The bailout was great for the biggest banks. But it also did wonders for the salaries of the CEO’s of America’s largest companies, which were up by 40% last year.
In the name of helping the little guy, the government and the Federal Reserve make the very rich even richer.
Fiat money and tax money protect the rich from failure. Then they skin the shareholders for the privilege of investing in the company’s shares.
The Standard & Poor’s 500 stock index peaked at 1527 in March of 2000. Today, it’s lower. So is the purchasing power of the U.S. dollar — by over 30%. You can verify this here: http://bit.ly/BLScalc.
Bill Bonner explains what has happened. He writes: “Here’s the latest on what the insiders are up to, from the Guardian:
Revealed: huge increase in executive pay for America’s top bosses
Exclusive survey shows America’s CEOs enjoyed pay hikes of up to 40% last year – with one chief executive earning $145m
Chief executive pay has roared back after two years of stagnation and decline. America’s top bosses enjoyed pay hikes of between 27 and 40% last year, according to the largest survey of US CEO pay. The dramatic bounceback comes as the latest government figures show wages for the majority of Americans are failing to keep up with inflation.
America’s highest paid executive took home more than $145.2m, and as stock prices recovered across the board, the median value of bosses’ profits on stock options rose 70% in 2010, from $950,400 to $1.3m.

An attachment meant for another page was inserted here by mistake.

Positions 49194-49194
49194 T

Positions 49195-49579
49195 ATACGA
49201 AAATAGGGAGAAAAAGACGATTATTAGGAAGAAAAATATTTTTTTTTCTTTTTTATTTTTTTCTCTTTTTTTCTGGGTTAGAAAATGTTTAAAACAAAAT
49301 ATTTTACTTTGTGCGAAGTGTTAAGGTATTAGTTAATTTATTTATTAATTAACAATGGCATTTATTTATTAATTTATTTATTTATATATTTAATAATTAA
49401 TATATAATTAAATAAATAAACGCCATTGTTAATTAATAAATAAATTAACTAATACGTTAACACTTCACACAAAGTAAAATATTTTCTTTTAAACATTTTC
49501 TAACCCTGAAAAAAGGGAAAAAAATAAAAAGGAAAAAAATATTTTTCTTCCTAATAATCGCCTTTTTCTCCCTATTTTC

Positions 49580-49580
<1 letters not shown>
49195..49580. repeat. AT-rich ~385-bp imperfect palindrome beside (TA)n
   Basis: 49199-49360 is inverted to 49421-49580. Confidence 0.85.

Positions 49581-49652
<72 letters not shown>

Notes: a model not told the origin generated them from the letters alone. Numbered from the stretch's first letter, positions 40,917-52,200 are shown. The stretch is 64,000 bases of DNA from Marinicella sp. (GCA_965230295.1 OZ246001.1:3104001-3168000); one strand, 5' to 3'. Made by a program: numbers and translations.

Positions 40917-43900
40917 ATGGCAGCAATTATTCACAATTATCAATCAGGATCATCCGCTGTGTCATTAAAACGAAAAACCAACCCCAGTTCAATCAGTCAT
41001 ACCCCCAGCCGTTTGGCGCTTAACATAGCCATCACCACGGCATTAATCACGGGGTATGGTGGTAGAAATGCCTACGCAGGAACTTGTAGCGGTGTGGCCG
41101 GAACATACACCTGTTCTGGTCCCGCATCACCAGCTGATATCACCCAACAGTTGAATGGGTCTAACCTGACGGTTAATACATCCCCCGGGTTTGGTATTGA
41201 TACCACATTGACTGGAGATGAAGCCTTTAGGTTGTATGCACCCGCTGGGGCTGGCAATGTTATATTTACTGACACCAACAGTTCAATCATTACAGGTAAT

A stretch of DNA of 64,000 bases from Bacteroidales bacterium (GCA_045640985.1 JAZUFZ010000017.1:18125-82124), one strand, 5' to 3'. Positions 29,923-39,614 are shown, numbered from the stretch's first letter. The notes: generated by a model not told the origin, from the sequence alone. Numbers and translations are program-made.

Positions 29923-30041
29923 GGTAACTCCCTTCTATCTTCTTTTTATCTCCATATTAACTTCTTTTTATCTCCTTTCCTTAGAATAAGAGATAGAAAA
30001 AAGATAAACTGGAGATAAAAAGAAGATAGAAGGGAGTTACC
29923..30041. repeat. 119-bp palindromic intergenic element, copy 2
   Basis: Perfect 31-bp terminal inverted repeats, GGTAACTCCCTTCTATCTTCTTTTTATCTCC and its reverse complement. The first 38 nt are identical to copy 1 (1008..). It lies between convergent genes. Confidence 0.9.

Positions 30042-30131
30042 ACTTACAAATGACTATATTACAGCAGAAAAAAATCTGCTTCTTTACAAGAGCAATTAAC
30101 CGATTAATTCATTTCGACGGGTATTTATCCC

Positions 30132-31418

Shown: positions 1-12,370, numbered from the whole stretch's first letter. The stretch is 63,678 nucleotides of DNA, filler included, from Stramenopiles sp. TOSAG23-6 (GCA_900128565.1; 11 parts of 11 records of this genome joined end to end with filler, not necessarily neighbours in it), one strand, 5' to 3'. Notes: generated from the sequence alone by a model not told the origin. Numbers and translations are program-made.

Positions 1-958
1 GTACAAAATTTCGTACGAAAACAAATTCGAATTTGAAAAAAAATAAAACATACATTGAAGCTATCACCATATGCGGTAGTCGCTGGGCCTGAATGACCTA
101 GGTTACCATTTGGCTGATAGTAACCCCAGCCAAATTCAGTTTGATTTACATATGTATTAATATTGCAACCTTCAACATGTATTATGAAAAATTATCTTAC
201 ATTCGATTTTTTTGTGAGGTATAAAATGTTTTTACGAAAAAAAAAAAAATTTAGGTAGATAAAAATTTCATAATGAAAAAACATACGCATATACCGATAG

These people did very well by retiring. Your retirement program isn’t like this:
2010 was a great year to lose your job as a CEO. Four of the 10 highest paid CEOs were retired or departing executives. Ronald Williams, former head of Aetna, a health insurer, exercised 2.4m options for a profit of $50.4m. Aetna’s stock price declined by 70% from when Williams assumed the role of CEO in February 2006 until his retirement. At pharmacy chain CVS, Thomas Ryan made a $28m profit on his options. During Ryan’s 13-year tenure as CEO, CVS Caremark’s stock price decreased almost 54%.
Omnicare’s Joel Gemunder retired last August and received cash severance of $16m, part of a final-year pay package worth $98.28m.
This is why voters are steadily losing faith in the government-rigged capitalist system, which is no longer a free market system.
For his part, the working stiff is less concerned with what it means to the economy and more concerned with what it means to him:
“Like a lot of Americans, I’m pretty ticked off,” said an Occupy Wall Street protestor. “It’s not that there are rich people. It’s that the people with a lot of money over the past few decades have rigged the system so that there’s not a fair chance to anyone anymore.”
He’s right. The system is rigged. Probably not the way he thinks. But rigged nonetheless.
The feds rigged it. They turned America’s leading business sectors into zombie-controlled, value-destroying industries. They turned the nation’s money into an ersatz currency. And they pushed the country’s middle class households in debt holes they find it difficult to climb out of….
Here is what bothers Bonner. It bothers me, too.
And then, when the whole degenerate system was ready to come crashing down…they bailed out the debt-mongers…and propped up the whole corrupt system with $29 trillion in money that didn’t belong to them.
A merry little depression would have been so much better.
Before it’s all over, we will get a not-so-merry depression, or else hyperinflation. The Federal Reserve will decide which.